The enhanced production (neurogenesis) and inhibited destruction (neuroprotection) of these brain cells may then contribute to improved mental activity in the subject. In addition to the compound’s ability to ameliorate cognitive function in adults, the patent further envisions the possibility of delivering the compound in utero or early postnatally to improve brain or spinal nerve development in fetuses and infants.


The implications of this invention are obvious; the prospect of a drug that can both stimulate neurogenesis and prevent neuron apoptosis is novel and exciting. This compound not only is theoretically useful in preventing further brain cell loss but can reverse degeneration by promoting neurogenesis. In theory, this drug could replace all damaged neurons in the recipient. Additionally, this compound functions by a completely different mechanism than those currently utilized by drugs intended to treat depression, schizophrenia and other cognitive diseases.


Many of these currently administered treatments are not physically tolerable by patients using them and are quickly abandoned. Furthermore, many neurodegenerative diseases, such as Parkinson’s disease, do not currently have any acceptable treatment. The compound disclosed in this patent may provide a tolerable alternative treatment for those who have run out of viable options, and may be a lifeline for those for whom treatment has not previously been an option.


Yet this compound presents very real concerns as well. Promoting neurogenesis does not address the root cause of the disease promoting neurodegeneration in the first place. The plaques, neurofibrillary tangles, and mis-formed proteins associated with the cognitive diseases that are slowing or stopping neurogenesis, or stimulating neuron apoptosis, are not being affected by this treatment. Promoting brain cell growth does not cure the disease process at the higher level. As a result, this treatment may require continuous administration to maintain some level of efficacy: the patient will need constant jumpstarts on his neurogenesis to keep up with the brain cell loss caused by his underlying disease.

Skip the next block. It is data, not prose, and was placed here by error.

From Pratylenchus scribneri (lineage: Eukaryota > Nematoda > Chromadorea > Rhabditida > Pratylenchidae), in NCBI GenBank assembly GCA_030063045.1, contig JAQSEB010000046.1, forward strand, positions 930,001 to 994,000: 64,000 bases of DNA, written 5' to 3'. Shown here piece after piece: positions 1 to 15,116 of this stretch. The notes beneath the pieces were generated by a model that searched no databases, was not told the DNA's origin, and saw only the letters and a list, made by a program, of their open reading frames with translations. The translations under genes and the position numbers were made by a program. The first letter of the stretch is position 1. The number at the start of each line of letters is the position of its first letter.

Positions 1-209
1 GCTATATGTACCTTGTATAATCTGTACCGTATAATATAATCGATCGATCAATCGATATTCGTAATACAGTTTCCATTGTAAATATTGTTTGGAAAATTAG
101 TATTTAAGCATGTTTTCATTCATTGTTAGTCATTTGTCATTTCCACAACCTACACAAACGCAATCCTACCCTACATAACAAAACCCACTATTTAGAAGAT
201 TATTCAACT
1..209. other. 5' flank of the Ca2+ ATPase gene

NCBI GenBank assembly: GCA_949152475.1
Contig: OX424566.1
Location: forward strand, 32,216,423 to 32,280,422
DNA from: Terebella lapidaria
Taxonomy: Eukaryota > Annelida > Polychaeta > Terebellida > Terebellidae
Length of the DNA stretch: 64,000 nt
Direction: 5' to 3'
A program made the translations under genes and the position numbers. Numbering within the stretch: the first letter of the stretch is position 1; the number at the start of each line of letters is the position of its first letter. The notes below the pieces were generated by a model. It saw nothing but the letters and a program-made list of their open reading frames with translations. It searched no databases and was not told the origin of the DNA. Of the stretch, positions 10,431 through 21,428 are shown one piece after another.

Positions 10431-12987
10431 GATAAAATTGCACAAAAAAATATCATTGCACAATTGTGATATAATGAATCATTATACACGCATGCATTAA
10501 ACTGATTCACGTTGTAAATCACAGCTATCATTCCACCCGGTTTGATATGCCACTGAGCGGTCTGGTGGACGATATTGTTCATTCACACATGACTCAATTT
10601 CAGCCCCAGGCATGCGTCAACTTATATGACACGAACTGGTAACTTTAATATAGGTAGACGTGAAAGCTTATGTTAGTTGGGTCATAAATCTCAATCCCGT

For older patients hoping to retain some cognitive ability in their final years, the need for regular treatment may not be an issue. Treatment of neurodegenerative diseases in younger patients may present more of a problem. Additionally, little is known about the long-term effects of treating these cognitive diseases by promoting neuron growth. Could the disease become more aggressive to the degree that this neuron-replacing treatment could not keep up? And what happens to the diseased neurons? Despite increased healthy neuron production, the mis-formed neurons are still present and part of the patient’s nervous system circuitry. How will the healthy and diseased cells compete?


Patent approval is only the first step in a long and arduous process towards gaining FDA approval. Neuralstem is currently in the midst of Phase I clinical safety trials for another neural stem cell-based compound directed at preventing and treating Lou Gehrig’s disease, as well as one for chronic spinal chord injury. To be sure, these innovations present exciting new possibilities in the effort towards understanding, treating and preventing cognitive diseases. While the pharmaceutical wizardry of the genius pill shown in 'Limitless' has not yet been achieved, the echoes of its future steps can already be heard.